The European Commission is getting ready to start the process to get glyphosate reauthorised for at least 10 years, EU farm commissioner Phil Hogan has indicated.
Speaking at the European Economic and Social Committee (EESC) on 11 April, Mr Hogan said that “hopefully in the next few weeks we can get a decision to reauthorise glyphosate for at least the next 10 years.”
His comments come just weeks after European scientists gave glyphosate a clean bill of health, dismissing fears that it causes cancer.
The European Chemicals Agency (ECHA) issued an opinion on the controversial weedkiller in March, which said that there was not the scientific evidence to classify glyphosate either as a “carcinogen, as a mutagen or as toxic for reproduction”.
The farming industry had hoped last year that glyphosate, which has been used on farms for more than 40 years, would be relicenced for a period of 15 years.
However, the process was derailed after the International Agency for Research on Cancer claimed that the product was “probably carcinogenic”.
After a storm of protest, the EU Commission was forced to extend the licence for just 18 months – to 31 December 2017.
Over recent months’ UK farmers have been urged to to get involved in the fight to keep glyphosate by writing to their MP and MEP to outline the importance of the product on their farms (see NFU Scotland campaign).
Farmers are using platforms like Twitter and Facebook to spread the message that the use of glyphosate reduces the need to use other herbicides, helps to protect soil and cuts greenhouse gas emissions by reducing the need for ploughing.
The difficulty is that any proposal to reauthorise glyphosate is unlikely to go unchallenged, with a range of green groups across Europe adamant that the product poses a threat to human health and the environment.
A European petition launched in January, which calls for a ban on glyphosate to “protect people and the environment from toxic pesticides”, has already been signed by 680,336 members of the public.
The petition also calls for EU-wide mandatory reduction targets for pesticide use.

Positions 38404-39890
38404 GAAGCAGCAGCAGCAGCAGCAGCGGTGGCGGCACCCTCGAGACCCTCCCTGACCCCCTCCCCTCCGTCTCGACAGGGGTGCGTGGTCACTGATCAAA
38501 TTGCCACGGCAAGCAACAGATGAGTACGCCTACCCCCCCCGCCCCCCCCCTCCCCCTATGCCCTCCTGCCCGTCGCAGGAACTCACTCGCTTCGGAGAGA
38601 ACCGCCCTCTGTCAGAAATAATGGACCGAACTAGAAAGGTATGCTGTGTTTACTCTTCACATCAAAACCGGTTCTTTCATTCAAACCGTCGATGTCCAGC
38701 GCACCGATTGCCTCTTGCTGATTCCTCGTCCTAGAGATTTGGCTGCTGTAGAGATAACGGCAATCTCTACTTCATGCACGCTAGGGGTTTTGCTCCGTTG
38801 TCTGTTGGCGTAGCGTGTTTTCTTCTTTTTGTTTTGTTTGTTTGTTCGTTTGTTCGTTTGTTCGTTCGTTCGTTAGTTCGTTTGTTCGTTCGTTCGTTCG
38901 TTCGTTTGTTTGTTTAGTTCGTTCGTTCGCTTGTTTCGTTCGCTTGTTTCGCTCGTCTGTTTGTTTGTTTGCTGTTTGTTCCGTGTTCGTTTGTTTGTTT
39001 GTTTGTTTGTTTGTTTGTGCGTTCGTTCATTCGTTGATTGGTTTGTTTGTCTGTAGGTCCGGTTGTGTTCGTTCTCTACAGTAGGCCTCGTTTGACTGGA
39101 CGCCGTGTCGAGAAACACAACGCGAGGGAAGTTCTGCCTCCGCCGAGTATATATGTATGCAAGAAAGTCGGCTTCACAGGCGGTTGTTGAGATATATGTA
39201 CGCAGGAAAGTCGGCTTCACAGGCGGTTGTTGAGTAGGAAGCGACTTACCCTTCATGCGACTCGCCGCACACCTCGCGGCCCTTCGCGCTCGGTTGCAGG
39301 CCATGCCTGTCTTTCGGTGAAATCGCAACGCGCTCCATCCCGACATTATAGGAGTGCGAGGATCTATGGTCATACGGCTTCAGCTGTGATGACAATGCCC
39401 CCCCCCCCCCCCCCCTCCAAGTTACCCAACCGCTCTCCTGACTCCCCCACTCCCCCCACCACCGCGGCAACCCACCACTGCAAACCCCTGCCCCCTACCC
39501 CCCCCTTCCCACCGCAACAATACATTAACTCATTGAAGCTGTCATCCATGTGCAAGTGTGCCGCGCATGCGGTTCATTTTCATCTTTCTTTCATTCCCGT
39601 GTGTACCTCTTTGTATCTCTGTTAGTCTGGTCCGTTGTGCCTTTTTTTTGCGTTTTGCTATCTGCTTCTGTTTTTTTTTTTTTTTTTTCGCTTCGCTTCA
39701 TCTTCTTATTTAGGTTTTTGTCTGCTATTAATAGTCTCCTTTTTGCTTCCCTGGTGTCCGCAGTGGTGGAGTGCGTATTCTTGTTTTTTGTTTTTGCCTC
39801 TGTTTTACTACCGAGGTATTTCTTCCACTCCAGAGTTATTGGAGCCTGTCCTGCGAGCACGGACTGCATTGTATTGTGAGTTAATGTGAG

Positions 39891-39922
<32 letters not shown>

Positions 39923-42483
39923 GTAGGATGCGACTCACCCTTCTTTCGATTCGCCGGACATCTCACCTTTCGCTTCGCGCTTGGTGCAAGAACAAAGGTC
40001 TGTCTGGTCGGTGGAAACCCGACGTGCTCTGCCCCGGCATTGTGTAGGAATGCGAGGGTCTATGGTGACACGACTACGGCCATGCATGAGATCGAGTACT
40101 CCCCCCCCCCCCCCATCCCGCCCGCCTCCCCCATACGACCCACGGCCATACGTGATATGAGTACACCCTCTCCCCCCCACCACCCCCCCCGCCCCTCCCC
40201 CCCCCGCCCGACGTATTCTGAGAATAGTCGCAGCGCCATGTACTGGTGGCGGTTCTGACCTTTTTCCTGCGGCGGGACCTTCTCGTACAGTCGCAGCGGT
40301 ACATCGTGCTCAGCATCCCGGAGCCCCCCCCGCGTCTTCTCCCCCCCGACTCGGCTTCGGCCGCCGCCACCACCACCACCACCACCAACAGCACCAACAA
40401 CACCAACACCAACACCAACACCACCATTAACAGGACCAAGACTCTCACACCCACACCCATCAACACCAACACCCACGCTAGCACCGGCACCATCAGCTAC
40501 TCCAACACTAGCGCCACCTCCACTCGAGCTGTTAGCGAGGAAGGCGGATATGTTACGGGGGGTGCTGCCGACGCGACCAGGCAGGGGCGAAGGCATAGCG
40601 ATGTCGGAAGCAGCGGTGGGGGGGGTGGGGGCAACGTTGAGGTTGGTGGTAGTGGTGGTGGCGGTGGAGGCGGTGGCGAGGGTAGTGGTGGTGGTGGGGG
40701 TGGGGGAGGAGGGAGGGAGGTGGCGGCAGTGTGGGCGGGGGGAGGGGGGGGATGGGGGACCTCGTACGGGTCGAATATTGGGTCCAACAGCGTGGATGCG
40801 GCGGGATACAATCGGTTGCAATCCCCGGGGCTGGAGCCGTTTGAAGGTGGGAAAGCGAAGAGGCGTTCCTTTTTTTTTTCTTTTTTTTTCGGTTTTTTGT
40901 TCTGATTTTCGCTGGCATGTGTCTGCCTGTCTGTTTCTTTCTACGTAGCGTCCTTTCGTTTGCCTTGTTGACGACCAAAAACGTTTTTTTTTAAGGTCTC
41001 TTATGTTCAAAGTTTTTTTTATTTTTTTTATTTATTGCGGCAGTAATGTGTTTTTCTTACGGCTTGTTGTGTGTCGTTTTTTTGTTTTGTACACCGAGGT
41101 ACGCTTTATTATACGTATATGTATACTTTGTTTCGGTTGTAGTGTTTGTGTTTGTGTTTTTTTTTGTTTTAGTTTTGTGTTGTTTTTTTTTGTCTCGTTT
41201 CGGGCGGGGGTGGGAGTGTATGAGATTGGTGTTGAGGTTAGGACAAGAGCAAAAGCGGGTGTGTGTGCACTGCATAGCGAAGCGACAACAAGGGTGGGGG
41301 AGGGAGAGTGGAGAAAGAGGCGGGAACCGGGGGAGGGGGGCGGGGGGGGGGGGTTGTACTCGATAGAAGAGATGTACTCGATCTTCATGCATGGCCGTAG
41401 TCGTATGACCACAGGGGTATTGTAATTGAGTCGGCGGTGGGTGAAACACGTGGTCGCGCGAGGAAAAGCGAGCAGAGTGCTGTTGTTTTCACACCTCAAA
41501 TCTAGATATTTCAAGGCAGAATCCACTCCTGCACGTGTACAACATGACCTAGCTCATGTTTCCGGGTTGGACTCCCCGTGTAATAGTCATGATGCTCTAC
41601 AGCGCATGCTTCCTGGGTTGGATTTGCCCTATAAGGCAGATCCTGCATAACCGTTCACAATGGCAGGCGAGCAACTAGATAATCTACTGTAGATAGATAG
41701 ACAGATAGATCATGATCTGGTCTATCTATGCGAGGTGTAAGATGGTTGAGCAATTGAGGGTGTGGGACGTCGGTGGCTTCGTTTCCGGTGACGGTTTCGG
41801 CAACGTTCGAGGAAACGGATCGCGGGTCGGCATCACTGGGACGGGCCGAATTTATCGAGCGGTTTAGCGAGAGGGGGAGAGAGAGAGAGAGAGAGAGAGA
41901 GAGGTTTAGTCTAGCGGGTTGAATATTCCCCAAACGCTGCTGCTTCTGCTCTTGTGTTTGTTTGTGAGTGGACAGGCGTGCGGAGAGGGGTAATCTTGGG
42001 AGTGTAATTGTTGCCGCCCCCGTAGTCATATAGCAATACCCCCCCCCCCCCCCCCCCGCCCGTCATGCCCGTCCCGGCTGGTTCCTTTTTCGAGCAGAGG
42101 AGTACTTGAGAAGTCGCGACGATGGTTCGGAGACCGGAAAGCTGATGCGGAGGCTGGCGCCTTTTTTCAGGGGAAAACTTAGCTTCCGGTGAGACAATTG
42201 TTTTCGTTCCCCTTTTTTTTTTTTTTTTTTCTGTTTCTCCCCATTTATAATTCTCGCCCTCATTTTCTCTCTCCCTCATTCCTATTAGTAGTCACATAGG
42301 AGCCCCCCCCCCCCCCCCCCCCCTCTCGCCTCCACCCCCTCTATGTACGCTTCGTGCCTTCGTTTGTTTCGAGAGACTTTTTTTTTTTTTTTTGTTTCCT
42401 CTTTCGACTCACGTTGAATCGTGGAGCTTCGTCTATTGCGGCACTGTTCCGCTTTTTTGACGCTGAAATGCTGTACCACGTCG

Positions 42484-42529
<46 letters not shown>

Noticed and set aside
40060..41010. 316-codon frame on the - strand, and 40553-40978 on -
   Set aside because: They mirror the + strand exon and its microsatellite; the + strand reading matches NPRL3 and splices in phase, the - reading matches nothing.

No firm proposal
A spokesman from the EU Commission stressed that Mr Hogan had expressed his expectation, but there was not yet a formal proposal on the table.
“A decision on the possible reauthorisation of glyphosate will be taken before the end of the year at the Plants Animals Food and Feed Committee, on that basis of a commission proposal, after the commission receive the final opinion of the European Chemical Agency (ECHA) on glyphosate,” he said.
NFU Scotland campaign
NFU Scotland has become the latest organisation to launch an official campaign for the reauthorisation of glyphosate.
The union is pushing for the reauthorisation to be for a 15-year term and to cover it for pre-harvest use.
NFU Scotland president Andrew McCornick said glyphosate had received a clean bill of health from the European Food Safety Authority, European Chemicals Agency, World Health Organization, and the Food and Agriculture Organisation of the United Nations.
“This scientific consensus means that if regulation of plant protection products in the EU is to have any credibility at all, glyphosate must now be reauthorised for a further 15 years – including for pre-harvest use.
“Whilst the union has written to all Scottish MEPs to encourage them to support the reauthorisation of glyphosate, it would be invaluable if these MEPs also heard directly from farmers who use glyphosate about what it means for them.
“That message could be delivered even more powerfully if farmers were able to get MEPs on farm to discuss the issue. I encourage all Scottish farmers who want to see glyphosate remain in their toolbox to contact their MEP as soon as possible.
“It is also important that these messages are being spoken about on social media. NFU Scotland will be making its case on social media, using the hashtag #GlyphosateIsVital, and I encourage others to do the same.”